2. Malik claims: "In inciting an act of violence, one plays a direct role in that act. In inciting hatred, one is expressing an idea or belief. That distinction is not modest but crucial."

Malik says that this distinction is crucial, but it is not clear to me. One can incite violence by expressing an idea or a belief. For example, suppose a man stands outside his neighbour's house and tells passersby of his belief that his neighbour is a dangerous paedophile who should be killed. As a result, an angry mob forms and attacks the neighbour's house This, I would hope, counts as incitement to violence on any plausible view, yet the speaker is "only" expressing a set of beliefs that he has. He is playing a direct role in the violence, because the beliefs he expresses are intended to bring harm to his neighbour. 

People who intend to incite hatred seem to me to have similar if not identical intentions. They express their ideas or beliefs in the hope that other people will come to hold these ideas of beliefs. The kinds of ideas and beliefs in question are precisely those which would (be likely to) lead to harm being inflicted on others.

3. Malik asks: "What evidence is there to suggest that it is ‘implausible to think that we cannot reduce or eliminate bigotry if we prohibit hate speech’? Carey provides none.

I provided none, because it seemed self-evident to me (but then, I sometimes have strange intuitions).

[I wonder whether Malik has misread me here, however: he may have read the above as suggesting that we need hate speech prohibitions to tackle bigotry, rather than the claim that tackling bigotry doesn't require us to permit hate speech]

Most obviously, in my view, the fact that there seems to be less bigotry today in many countries than there was in the past, even though those countries have laws against hate speech, counts as evidence that we can fight bigotry while prohibiting hate speech. If the two were mutually exclusive, then we should expect to see no reduction of bigotry in countries that prohibit hate speech, but that is not what we see. (Or at least, it is not what I see)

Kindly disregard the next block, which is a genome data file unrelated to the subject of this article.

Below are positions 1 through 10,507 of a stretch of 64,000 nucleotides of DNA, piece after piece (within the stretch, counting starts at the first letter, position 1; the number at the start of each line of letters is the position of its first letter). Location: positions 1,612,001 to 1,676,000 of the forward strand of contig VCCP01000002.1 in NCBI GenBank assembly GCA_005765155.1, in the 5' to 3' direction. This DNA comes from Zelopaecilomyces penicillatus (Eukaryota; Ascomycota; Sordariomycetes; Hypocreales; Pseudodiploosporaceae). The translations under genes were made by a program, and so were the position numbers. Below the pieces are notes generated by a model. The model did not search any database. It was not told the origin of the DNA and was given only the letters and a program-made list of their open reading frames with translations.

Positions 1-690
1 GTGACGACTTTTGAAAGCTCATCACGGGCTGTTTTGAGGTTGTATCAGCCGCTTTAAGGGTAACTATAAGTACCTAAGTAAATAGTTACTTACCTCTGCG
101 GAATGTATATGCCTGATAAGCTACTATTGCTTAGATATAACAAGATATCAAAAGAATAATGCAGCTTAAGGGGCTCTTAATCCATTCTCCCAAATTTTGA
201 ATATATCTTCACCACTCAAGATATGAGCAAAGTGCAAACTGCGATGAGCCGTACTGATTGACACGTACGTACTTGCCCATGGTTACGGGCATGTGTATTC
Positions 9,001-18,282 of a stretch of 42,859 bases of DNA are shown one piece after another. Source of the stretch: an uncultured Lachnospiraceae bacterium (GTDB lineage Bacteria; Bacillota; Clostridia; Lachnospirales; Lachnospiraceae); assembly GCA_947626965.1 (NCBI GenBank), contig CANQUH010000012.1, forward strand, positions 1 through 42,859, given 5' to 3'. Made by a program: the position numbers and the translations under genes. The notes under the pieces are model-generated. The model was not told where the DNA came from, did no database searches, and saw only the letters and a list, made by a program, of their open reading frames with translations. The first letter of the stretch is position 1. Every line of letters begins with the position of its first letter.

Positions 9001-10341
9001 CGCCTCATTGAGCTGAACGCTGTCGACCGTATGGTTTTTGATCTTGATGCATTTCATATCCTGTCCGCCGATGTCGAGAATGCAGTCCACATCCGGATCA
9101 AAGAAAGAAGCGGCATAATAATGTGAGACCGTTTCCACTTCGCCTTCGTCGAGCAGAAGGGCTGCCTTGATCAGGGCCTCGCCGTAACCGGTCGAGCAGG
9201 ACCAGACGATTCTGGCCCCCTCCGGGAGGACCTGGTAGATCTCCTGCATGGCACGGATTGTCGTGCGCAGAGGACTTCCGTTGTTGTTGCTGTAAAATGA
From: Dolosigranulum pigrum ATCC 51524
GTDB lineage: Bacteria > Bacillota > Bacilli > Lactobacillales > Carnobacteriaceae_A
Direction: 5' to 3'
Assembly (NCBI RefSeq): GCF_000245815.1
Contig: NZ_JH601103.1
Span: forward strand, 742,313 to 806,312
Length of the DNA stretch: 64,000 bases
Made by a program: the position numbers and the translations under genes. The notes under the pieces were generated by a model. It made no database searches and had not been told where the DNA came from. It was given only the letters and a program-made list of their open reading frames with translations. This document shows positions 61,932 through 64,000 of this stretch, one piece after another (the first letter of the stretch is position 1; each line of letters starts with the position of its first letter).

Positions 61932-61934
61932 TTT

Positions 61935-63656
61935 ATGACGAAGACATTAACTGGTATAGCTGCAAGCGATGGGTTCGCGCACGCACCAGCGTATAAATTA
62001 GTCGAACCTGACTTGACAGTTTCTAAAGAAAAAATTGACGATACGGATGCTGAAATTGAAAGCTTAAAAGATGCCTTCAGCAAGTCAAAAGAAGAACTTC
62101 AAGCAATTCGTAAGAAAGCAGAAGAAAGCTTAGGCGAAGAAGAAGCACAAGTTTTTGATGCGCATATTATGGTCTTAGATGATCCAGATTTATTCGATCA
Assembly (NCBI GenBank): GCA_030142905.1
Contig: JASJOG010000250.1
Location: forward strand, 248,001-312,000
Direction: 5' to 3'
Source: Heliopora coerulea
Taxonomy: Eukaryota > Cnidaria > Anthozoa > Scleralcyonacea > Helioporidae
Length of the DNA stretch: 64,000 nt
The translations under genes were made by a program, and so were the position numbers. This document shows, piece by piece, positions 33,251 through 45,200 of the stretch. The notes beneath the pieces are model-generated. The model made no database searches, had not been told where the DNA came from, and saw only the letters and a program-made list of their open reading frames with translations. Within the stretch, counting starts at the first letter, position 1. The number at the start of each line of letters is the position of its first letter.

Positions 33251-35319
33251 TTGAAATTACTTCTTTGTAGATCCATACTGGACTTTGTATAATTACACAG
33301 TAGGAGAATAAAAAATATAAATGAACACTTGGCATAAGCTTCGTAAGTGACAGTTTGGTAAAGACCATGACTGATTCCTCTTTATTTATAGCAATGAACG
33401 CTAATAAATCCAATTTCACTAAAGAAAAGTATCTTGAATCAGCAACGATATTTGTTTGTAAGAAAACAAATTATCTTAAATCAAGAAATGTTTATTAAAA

Secondly, not all expressions of bigotry count as hate speech. If it is necessary to be allowed to express bigotry in order to challenge it (which I suspect is what Malik has in mind) then most bigotry can still be expressed even if we prohibit hate speech. A conservative anti-hate speech law would only tend to prohibit the most extreme forms of bigotry - the sort that we are not likely to be able to change anyway. 

Malik goes on to argue that "hate speech restrictions do not reduce bigotry but merely ‘privatise’ it. The consequence, as the journalist Paul Mason has put it, is to ‘put anti-racists into a false comfort zone, where it feels like the basic arguments against prejudice no longer need to be put’ while also ‘feed[ing] the politics of the far right with the thrill of a shared defiance that all subcultures generate."

I concede that all of these are very real and important downsides to prohibiting hate speech. However, my intuition is that these potential costs are probably worth the price. Victims of hate speech can benefit if hate speech is "driven underground", even if it means that those ideas are harder to eliminate among those who share them. Some members of targeted groups simply do not wish to experience such speech in the public sphere, where possible. Providing a kind of "quarantine" effect for hate speech may well not serve to eliminate it, but as I argued previously, the point of hate speech laws is to protect people from hate. 

I don't believe we are entitled to the assumption (which goes back at least as far as Mill's defense of free speech) that if exposed to enough public scrutiny, extremely bigoted views will be defeated. In practice, this doesn't seem to happen very often, even in jurisdictions which have few if any restrictions on hate speech.

Malik (having pointed out that non-inflammatory language among politicians is often far more harmful than the odd bigot saying something crazy in a newspaper article) asks: "So should we ban the mainstream politicians’ immigration rhetoric? Or should we just ban those who use inflammatory rhetoric and ignore those who are more sober in their presentation but also bear more responsibility for creating an anti-immigrant mood? Or, should we, as I believe, ban neither, but rather challenge the anti-immigrant ideas, in particular of mainstream politicians, instead of taking the easy option of making a moral gesture by banning hateful rhetoric?"